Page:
Grant Wood and Midwestern Art

Iowa born Grant Wood (1892-1941) is one of the major artists in American history and Midwest history. Wood set out to portray the essential identity of the rural Midwest.
As art historian John Wilmerding has noted, Wood developed his own style after studying in Europe the German, Flemish, and French primitives of the Northern Renaissance. Wood perfected sharp details, meticulous clarity, severe poses, and hard staring eyes. Wood became famous for his precise observations of everyday life in rural America.

Cedarhurst exhibits Wood’s Self-portrait, 1917, Brass, [inset: 3×2”, art displayed in shadow box], Gift from the Estate of Virginia L. Rohrbacher, Cedarhurst permanent collection 2003.02

Renowned today for American Gothic, 1930, oil, 29×25”, Art Institute of Chicago, for which Wood’s sister and his dentist modeled. Image courtesy of Wikipedia
Here, again, we see the major theme of the Cedarhurst collection of “everyday life” that runs through the entire historic sweep of American art and often clashes with the modernist current that flows alongside.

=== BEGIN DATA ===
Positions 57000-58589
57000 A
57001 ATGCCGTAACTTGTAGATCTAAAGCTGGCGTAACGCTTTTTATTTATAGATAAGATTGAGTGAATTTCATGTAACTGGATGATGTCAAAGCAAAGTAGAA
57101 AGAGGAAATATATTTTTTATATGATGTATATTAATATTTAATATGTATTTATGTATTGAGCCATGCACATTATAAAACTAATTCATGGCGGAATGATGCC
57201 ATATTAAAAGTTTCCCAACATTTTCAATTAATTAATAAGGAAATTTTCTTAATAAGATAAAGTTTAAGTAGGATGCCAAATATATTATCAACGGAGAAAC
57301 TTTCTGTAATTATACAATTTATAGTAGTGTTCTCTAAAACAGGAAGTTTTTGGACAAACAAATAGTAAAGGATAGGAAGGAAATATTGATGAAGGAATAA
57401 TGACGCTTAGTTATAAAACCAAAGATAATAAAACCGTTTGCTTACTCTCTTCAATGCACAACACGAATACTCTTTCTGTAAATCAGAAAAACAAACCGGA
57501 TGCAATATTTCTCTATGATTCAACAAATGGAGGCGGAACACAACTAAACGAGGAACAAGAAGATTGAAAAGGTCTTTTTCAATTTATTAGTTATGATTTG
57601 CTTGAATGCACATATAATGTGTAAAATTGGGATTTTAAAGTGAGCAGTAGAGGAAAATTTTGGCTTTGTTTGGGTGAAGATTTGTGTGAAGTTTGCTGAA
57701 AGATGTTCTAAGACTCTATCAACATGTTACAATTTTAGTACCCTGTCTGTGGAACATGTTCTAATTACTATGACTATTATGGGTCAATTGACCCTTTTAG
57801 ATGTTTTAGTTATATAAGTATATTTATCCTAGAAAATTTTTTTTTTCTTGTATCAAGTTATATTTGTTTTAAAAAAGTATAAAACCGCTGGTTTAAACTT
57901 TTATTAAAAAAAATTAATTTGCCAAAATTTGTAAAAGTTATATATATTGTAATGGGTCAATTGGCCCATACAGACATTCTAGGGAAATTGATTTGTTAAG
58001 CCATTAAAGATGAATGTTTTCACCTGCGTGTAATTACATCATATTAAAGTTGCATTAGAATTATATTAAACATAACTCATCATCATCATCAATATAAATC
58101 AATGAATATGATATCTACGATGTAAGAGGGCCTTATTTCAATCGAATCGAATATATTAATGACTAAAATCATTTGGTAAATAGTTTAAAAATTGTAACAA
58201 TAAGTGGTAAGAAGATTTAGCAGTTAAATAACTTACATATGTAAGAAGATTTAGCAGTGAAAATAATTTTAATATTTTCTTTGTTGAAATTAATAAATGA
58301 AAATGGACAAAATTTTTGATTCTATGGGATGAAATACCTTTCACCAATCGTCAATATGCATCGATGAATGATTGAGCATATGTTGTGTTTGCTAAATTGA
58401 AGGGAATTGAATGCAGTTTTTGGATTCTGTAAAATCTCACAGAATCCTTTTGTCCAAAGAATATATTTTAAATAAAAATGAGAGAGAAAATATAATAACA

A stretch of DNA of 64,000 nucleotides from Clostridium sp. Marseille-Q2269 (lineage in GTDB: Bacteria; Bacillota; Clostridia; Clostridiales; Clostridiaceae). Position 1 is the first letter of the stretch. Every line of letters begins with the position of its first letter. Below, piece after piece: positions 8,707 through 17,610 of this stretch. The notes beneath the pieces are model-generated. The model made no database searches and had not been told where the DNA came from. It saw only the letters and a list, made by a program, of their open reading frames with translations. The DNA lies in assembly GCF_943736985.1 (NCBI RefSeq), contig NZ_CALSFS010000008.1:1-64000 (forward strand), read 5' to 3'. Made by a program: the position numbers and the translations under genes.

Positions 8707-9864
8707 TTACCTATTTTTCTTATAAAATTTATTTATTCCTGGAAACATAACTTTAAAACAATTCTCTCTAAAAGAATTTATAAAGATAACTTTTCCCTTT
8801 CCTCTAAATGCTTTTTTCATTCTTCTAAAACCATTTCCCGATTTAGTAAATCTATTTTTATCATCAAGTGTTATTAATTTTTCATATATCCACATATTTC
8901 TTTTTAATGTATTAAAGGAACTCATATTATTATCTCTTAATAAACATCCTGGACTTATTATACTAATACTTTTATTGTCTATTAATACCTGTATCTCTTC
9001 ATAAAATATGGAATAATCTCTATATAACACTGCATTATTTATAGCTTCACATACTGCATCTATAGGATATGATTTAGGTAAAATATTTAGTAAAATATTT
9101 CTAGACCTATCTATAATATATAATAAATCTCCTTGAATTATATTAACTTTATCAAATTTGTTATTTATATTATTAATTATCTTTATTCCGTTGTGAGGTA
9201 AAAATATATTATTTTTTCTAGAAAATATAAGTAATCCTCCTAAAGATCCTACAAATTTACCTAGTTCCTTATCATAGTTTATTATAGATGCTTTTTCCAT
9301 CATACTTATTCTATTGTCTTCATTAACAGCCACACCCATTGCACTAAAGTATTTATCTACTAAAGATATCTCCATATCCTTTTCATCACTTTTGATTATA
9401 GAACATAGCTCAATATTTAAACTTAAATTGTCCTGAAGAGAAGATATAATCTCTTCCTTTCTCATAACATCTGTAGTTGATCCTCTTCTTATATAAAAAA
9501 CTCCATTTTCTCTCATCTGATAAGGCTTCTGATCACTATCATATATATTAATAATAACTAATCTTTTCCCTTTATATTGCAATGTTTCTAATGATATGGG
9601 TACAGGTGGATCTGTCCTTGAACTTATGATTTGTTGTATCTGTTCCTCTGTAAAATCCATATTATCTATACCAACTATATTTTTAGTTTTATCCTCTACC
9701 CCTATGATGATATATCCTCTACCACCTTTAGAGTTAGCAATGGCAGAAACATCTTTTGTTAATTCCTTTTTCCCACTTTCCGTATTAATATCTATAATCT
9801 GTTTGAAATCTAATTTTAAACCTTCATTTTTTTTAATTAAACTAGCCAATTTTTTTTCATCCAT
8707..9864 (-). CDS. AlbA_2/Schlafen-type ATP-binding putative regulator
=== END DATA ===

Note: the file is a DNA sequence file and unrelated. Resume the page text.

Wood along with Thomas Hart Benton (Missouri) and John Steuart Curry (Kansas) established Regionalism as a dominant style of American art in the 1930s.

John Steuart Curry, Tragic Prelude, c.1940, oil, egg tempera, 11’4” x 31 feet, Kansas State Capitol, Topeka, KS. Image courtesy of Wikipedia

The mural scale viewed by Kansas Governor Sam Brownback (left) with U.S. Secretary of Education Arne Duncan in 2012. Image courtesy of Wikipedia
Art historian Ericka Doss wrote, “While seemingly focused on specific Midwestern places, Regionalism embodied the larger cultural project of blending America’s multiple “locals” into a national picture of unity.”
Regionalism, also known as American Scene Painting, was storytelling art in a decidedly optimistic mood. Hard work, self-reliance, and community were the social values immortalized in the art of Wood, Curry, and Benton.
“Regionalism’s brand of modern American art became a means of regaining the self-esteem and social respectability undercut by the Great Depression.” Art historian Erika Doss.

Thomas Hart Benton, The Sources of Country Music, 1975, acrylic, 72×120”, The Country Music Hall of Fame and Museum, Nashville, Tennessee. Image courtesy of Wikiart
Regionalism as Wood, Benton, and Curry painted it, portrayed local community values as the standard for a cultural nationalism, striving to have the Midwestern ethos regarded as the essence of American national identity.
The early twentieth-century art themes of Robert Henri and the Ashcan artists that foregrounded everyday American life continued in the 1930s art of Grant Wood, John Steuart Curry, and Thomas Hart Benton and flowing right into the postmodern Midwest of famed comic artist Chris Ware.

Visit the permanent collection gallery at Cedarhurst to see firsthand the art of Robert Henri, Grant Wood, and Chris Ware.